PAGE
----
While accounting for all possible tax rates and schemes may be difficult, if not impossible, I think it would be very easy to implement a feature that would allow you to reduce your equity at the end of each year by a user-defined tax rate, be it 10%, 20%, 40% or whatever. So if you paid a 20% capital gains tax and made a 100% profit in the first year, your CAGR would show not 100% but 80%.
That would be a good start. If you're trading futures, you need to consider year-end mark-to-market, carry-forward and carry-back. On a longer-term system you'll end up paying taxes on ghost profits (based on open trade equity), and may need to adjust this in the next year. It happens all the time.
Another useful feature that is missing from backtesting platforms is the ability to manually add to or withdraw part of your equity. This would bring trading simulations much closer to reality as there are few traders that during their trading life neither add additonal funds to their starting capital nor withdraw any funds (e.g. to pay taxes). Being able to code additions to or withdrawals from your equity would probably also make it possible to code your own tax paying scheme.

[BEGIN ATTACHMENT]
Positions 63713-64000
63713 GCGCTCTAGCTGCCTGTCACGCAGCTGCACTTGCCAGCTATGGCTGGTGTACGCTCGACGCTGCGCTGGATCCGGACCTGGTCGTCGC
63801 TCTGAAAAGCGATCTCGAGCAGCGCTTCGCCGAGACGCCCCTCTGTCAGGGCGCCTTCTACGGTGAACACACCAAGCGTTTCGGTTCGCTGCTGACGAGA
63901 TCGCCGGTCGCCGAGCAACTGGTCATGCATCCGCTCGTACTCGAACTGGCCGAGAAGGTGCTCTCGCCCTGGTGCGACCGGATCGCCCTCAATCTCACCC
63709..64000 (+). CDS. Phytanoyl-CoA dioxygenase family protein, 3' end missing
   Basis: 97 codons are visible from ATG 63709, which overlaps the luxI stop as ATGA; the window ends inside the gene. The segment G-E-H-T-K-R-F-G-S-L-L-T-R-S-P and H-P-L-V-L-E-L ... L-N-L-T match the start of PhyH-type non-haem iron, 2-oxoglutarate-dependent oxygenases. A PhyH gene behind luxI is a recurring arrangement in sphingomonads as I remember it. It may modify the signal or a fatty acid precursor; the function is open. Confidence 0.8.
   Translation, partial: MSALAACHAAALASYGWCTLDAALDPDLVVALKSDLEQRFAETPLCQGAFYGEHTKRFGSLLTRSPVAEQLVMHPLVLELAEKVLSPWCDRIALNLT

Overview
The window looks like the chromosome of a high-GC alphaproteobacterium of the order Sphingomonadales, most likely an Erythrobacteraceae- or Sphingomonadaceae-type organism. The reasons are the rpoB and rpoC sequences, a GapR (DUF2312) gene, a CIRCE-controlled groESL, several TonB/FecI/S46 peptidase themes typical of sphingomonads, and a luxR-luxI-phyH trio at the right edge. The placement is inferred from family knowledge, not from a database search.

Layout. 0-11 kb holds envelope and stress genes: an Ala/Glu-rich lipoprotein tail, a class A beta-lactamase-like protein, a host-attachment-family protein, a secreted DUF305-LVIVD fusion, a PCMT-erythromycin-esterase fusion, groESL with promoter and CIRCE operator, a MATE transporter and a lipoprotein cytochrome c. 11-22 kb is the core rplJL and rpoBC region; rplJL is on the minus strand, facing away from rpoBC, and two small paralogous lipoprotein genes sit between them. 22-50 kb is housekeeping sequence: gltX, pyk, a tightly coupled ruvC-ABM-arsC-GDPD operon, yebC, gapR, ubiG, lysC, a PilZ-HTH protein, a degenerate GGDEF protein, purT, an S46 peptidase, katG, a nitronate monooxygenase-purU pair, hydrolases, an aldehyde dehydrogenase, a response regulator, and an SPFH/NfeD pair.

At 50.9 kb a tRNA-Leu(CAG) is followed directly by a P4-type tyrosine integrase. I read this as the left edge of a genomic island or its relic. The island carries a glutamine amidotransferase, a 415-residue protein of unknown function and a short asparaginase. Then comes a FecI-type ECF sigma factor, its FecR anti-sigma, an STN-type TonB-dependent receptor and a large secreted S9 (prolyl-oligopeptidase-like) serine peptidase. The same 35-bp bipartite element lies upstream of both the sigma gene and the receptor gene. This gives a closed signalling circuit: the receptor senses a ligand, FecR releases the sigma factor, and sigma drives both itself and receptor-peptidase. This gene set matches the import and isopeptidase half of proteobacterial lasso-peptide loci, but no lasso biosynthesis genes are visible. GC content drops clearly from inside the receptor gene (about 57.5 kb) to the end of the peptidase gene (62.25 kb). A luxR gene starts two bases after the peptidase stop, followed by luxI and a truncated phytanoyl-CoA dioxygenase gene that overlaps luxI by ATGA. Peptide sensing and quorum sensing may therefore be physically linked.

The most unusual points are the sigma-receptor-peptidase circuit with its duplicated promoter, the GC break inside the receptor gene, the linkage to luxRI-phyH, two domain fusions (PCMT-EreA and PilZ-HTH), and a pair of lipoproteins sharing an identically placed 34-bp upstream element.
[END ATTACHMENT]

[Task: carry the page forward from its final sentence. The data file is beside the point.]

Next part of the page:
Yes, I find this extremely useful. I implement a "Funds Management" policy which addresses re-investments, additional capital contribution, and withdrawal logic. Then I can plug in an arbitrary funds mgmt policy and see its effects on a trading portfolio. Since this is just another trading system component, it can also be part of Monte Carlo simulations. I believe it is definitely worth modeling simulations as close to actual practice as possible.

cyphrograph
I'd also like to have a feature which calculates slippage based on
-position size
-position size in relation to volume
Constant slippage is not realistic.
For those who are rolling their own, why not implement a "Fill Function" that can account for size in relation to volume and volatility. Then plug and play to your particular liking. Works great. BTW: from what I read, VeriTrader does allow for volatility in slippage calculations.

Cheers,

Kevin